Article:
The impact of an aromatase inhibitor on body composition and gonadal hormone levels in women with breast cancer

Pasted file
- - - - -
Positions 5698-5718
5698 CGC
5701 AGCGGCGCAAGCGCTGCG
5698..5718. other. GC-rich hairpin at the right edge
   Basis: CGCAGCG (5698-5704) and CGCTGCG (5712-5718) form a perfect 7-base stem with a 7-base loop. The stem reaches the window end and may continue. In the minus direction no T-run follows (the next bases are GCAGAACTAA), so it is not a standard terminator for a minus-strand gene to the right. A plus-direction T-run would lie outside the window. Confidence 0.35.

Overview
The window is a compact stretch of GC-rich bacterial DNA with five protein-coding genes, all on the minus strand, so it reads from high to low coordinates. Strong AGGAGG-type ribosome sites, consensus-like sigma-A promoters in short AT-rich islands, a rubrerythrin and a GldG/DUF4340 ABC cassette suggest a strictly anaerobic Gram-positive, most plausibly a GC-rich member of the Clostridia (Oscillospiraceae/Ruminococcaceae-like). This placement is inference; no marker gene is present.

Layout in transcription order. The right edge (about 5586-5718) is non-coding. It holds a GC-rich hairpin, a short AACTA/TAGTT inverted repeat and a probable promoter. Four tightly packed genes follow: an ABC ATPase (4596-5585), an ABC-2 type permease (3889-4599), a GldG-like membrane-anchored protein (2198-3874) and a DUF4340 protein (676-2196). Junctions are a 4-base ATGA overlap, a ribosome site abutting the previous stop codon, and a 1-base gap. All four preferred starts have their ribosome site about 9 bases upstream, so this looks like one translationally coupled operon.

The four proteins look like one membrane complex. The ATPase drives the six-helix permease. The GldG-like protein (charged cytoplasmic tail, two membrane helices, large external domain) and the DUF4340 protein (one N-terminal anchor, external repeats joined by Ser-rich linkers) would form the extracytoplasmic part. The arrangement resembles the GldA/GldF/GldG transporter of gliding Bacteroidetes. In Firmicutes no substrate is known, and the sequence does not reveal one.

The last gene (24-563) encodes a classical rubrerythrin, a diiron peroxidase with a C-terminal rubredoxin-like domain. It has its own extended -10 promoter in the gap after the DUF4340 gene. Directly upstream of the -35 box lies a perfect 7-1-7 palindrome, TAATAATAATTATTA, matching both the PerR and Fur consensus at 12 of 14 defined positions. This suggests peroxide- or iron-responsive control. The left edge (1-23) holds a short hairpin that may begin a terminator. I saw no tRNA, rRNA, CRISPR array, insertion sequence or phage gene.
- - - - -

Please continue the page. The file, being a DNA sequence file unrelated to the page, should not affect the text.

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Aromatase inhibitors (AIs) have become the standard adjuvant therapy of postmenopausal breast cancer survivors. AIs induce a reduction of bioavailable estrogens by inhibiting aromatase, which would be expected to induce alterations in body composition, more extensive than induced by menopause. The objectives are to examine the impact of AIs on (1) DXA-scan derived body composition and (2) gonadal hormone levels. This is a sub-analysis of a 2-year double-blind, placebo-controlled, randomized trial of 82 women with nonmetastatic breast cancer, newly menopausal following chemotherapy, who were randomized to risedronate (35 mg once weekly) versus placebo, and stratified for their usage of AI versus no AI. Outcomes included DXA-scan derived body composition and gonadal hormone levels. As a group, total body mass increased in women over 24 months. Women on AIs gained a significant amount of lean body mass compared to baseline as well as to no-AI users (P < 0.05). Women not on an AI gained total body fat compared to baseline and AI users (P < 0.05). Free testosterone significantly increased and sex hormone binding globulin (SHBG) significantly decreased in women on AIs compared to no AIs at 24 months (P < 0.01) while total estradiol and testosterone levels remained stable. Independent of AI usage, chemotherapy-induced postmenopausal breast cancer patients demonstrated an increase of total body mass. AI users demonstrated maintenance of total body fat, an increase in lean body mass and free testosterone levels, and a decrease in SHBG levels compared to no-AI users. The mechanisms and implications of these changes need to be studied further.